Hi David,

Completely agree, there needs to be a discussion about the "Basic Income” model. I’m wondering whether you’ve read Dmytri Kleiner’s polemical article on Furtherfield recently ‘Universal Basic Income Is a Neoliberal Plot To Make You Poorer’?

He says, “The reason many people on the left are excited about proposals such as universal basic income is that they acknowledge economic inequality and its social consequences. However, a closer look at how UBI is expected to work reveals that it is intended  to provide political cover for the elimination of social programs and the privatization of social services. The Liberal Party's resolution is no exception. Calling for "Savings in health, justice, education and social welfare as well as the building of self-reliant, taxpaying citizen," clearly means social cuts and privatization.”

Well worth a read, it received a lot of interest and has had 46,938 reads so far, which is a measurement of interest, not agreement of course ;-)

Wishing you well.


On 9 September 2016 at 09:22, David Garcia <d.garcia@new-tactical-research.co.uk> wrote:
Is it time for Money/Lab to have a candid discussion about the "Basic Income” model.
This was put to the vote and defeated in Switzerland but as automation grows and is now
touching previously "white collar" middle class jobs the impetus accross the political spectrum
is to take this seriously.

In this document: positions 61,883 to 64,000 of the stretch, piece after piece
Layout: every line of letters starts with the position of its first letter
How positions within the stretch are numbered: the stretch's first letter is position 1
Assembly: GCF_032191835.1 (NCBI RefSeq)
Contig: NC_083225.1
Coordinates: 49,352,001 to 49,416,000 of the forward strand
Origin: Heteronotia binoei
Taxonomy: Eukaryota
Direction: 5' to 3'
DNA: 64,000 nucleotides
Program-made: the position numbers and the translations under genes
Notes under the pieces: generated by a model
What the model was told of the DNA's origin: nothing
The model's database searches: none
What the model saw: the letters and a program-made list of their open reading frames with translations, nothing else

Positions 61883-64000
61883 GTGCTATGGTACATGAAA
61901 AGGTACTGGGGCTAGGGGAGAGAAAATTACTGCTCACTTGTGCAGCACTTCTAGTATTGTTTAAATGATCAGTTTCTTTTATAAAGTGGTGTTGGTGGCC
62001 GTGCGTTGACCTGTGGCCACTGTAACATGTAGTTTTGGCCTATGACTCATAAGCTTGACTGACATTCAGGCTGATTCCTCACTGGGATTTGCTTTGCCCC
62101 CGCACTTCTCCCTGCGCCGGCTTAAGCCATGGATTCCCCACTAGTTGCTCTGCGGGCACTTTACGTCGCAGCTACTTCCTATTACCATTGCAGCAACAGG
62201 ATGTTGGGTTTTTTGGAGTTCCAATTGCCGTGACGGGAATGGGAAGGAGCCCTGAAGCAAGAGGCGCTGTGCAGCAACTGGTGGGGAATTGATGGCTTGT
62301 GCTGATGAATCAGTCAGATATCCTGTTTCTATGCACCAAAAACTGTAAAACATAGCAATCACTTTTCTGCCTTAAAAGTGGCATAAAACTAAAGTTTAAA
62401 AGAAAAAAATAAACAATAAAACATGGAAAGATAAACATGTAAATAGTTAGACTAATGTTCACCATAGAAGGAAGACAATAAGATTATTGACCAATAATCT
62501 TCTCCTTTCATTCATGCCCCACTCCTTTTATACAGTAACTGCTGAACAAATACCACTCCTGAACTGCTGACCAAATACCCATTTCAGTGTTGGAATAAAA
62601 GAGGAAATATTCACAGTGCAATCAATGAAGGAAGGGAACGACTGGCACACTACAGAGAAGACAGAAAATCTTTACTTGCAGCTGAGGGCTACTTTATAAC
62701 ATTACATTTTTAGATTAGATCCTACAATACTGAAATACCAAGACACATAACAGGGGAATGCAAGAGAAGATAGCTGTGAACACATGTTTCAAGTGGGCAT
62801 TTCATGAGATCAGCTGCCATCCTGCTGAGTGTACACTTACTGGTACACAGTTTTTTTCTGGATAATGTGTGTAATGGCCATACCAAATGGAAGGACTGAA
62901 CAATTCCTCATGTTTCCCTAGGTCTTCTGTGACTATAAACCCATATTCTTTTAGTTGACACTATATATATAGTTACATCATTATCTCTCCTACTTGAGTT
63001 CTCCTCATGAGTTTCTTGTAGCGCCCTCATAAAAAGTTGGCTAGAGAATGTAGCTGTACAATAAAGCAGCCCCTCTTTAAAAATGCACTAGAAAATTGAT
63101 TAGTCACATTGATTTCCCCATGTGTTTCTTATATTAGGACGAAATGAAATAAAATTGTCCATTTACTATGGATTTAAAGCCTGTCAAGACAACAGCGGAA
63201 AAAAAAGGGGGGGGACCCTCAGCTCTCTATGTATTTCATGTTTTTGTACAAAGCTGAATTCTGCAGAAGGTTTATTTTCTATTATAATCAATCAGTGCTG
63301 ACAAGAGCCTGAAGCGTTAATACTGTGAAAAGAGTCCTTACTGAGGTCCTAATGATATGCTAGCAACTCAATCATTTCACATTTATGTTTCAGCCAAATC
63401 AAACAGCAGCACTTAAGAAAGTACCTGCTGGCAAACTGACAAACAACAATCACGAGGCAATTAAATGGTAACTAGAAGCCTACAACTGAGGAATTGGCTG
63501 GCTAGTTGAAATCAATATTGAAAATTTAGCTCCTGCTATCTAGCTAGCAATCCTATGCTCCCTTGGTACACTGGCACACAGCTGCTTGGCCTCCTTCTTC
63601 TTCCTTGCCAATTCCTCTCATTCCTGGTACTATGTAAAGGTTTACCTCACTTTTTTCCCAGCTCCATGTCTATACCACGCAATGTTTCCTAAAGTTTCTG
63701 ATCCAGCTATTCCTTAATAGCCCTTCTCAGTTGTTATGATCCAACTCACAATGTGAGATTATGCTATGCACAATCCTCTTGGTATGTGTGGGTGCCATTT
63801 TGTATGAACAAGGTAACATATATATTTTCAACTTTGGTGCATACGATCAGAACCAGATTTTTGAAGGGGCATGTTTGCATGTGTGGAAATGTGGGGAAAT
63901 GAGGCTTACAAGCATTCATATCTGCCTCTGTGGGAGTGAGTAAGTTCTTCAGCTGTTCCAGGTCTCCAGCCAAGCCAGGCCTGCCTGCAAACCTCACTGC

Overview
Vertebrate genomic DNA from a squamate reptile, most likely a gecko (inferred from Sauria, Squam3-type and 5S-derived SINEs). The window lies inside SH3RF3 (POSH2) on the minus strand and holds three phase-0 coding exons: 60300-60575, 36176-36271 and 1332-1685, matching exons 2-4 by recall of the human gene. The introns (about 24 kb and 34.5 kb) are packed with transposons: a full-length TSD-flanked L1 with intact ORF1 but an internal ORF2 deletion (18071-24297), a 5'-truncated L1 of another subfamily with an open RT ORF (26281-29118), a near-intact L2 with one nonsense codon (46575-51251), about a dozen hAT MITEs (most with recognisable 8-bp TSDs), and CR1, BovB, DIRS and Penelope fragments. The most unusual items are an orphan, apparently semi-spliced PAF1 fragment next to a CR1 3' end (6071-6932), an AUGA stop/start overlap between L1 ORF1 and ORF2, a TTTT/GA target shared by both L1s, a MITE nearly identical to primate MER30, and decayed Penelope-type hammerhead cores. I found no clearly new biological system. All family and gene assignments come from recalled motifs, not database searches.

It could be that the economic impediments to implementing this might be substantive as 
well as ideological. Would Money/Lab be a place for a candid examination of the different models being
proposed and what the practical challenges that would be in introducing it.


d a v i d  g a r c i a

On 8 Sep 2016, at 15:09, Ueberschlag Leila <leila.ueberschlag@gmail.com> wrote:

MoneyLab was present at the PeerValue Conference last week in Amsterdam and wrote an article about it called On-Demand Economy: More Regulations and Non-Profits Apps Needed to Build a Fairer Future. 

"Airbnb and Uber have recently been standing center stage in the international media theater. These dominant network platforms linking sellers and buyers bring new challenges to the field of the so-called collaborative economy and raise serious concern in terms of taxation, job security, healthcare insurance or work compensation. “When you get rid of governments but not of corporations, they grow out of control”, said media theorist and best-selling author Douglas Rushkoff."

Read the full article here.

Best regards, 

Leila Ueberschlag Intern MoneyLab#3
Institute of Network Cultures
Amsterdam University of Applied Sciences | HvA
MoneyLab | 1&2 Dec 2016 | Pakhuis de Zwijger, Amsterdam

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